The rise of ‘news deserts’

Poynter Institute has reported that 50 U.S. newspapers, mostly weeklies in small communities, have closed since the COVID-19 pandemic began this spring. They are among the more than 2,100 newspapers — mostly weeklies and representing one in four newspapers — that have shut down since 2004, based on research on “news deserts” by journalism professor Penny Muse Abernathy at the University of North Carolina.

The Paycheck Protection Program that was part of the CARES Act helped many newspapers avoid what appeared to be an acceleration of downsizing and closures during the pandemic, but local news outlets owned by large businesses such as Gannett, Lee Enterprises and Tribune Publishing were blocked from taking part.

Legislation with bipartisan support, Senate Bill 3718, would expand the PPP to cover any news outlet, even those owned by large chains, if a physical location employs fewer than 1,000 workers for newspapers, or less than $41.5 million in gross receipts for broadcasters. The bill is supported by the NewsGuild-CWA, the nation’s largest labor union for journalists, and industry groups including the News Media Alliance and the National Association of Broadcasters, which has set up an online portal (bit.ly/SenateBillPetition) that citizens can use to email their senators.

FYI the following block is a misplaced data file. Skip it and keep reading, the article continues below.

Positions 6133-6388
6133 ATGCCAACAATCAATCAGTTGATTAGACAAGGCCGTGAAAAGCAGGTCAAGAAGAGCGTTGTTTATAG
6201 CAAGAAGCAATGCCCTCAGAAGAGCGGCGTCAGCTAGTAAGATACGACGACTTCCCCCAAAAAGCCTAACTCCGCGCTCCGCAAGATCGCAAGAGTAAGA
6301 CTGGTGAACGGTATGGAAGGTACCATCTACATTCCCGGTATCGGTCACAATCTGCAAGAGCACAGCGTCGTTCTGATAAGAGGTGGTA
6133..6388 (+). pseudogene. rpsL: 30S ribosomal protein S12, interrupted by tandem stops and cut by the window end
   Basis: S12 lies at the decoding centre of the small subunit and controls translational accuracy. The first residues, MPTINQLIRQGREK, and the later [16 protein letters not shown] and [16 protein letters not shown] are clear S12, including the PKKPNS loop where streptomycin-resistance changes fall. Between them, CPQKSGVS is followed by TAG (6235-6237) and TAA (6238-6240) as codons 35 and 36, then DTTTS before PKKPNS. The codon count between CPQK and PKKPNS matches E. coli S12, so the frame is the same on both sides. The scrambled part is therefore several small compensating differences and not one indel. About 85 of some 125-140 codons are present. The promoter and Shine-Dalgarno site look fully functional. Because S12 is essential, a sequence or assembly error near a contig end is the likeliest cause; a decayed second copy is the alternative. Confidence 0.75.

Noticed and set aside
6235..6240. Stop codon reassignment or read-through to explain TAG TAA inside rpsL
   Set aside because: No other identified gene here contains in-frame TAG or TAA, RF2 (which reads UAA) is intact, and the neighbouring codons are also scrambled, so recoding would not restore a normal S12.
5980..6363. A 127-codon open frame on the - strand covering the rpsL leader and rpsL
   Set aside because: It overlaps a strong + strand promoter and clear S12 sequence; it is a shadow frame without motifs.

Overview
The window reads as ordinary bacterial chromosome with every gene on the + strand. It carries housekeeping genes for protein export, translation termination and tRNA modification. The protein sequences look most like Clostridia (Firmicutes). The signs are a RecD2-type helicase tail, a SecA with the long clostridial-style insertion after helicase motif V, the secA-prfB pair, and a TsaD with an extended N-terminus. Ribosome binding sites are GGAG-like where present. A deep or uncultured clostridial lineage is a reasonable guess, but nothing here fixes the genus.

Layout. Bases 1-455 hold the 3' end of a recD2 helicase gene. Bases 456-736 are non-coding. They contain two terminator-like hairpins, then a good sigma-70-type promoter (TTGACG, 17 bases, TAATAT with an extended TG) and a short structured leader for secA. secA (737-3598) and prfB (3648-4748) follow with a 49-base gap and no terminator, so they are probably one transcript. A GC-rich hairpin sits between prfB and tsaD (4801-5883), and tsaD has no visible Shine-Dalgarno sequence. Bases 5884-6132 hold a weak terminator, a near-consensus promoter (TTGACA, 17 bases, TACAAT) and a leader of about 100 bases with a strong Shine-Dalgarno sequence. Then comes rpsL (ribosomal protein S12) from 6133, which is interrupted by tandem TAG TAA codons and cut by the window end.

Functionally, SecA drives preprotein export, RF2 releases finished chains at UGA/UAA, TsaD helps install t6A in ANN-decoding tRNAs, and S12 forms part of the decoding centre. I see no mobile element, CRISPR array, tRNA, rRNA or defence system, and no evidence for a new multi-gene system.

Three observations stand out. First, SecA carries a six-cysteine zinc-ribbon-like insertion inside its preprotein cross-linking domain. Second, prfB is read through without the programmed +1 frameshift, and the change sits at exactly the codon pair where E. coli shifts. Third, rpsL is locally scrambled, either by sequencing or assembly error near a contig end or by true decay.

Spokespersons for Gannett, Lee and Tribune didn’t respond to calls and emails asking their stance on the legislation.

The bill has raised questions about whether newspaper operators would compromise journalistic ethics by accepting help from the government. But for Muse Abernathy, “This is about the need to support the journalism that is so needed now.

“This is a business problem, not a journalism problem,” Muse Abernathy said, adding that a second round of PPP funding may be needed by news outlets that benefited from the first round.

“When you lose reporters and small dailies and weeklies, you’re actually losing someone who shows up to report on the school board meeting or county commissioners,” Muse Abernathy said. “When you lose reporters at regional and metro newspapers, you lose the people who are able to talk about a trend or conduct an investigation and give us the facts about an issue to make widespread policy changes at the state, national or local level.”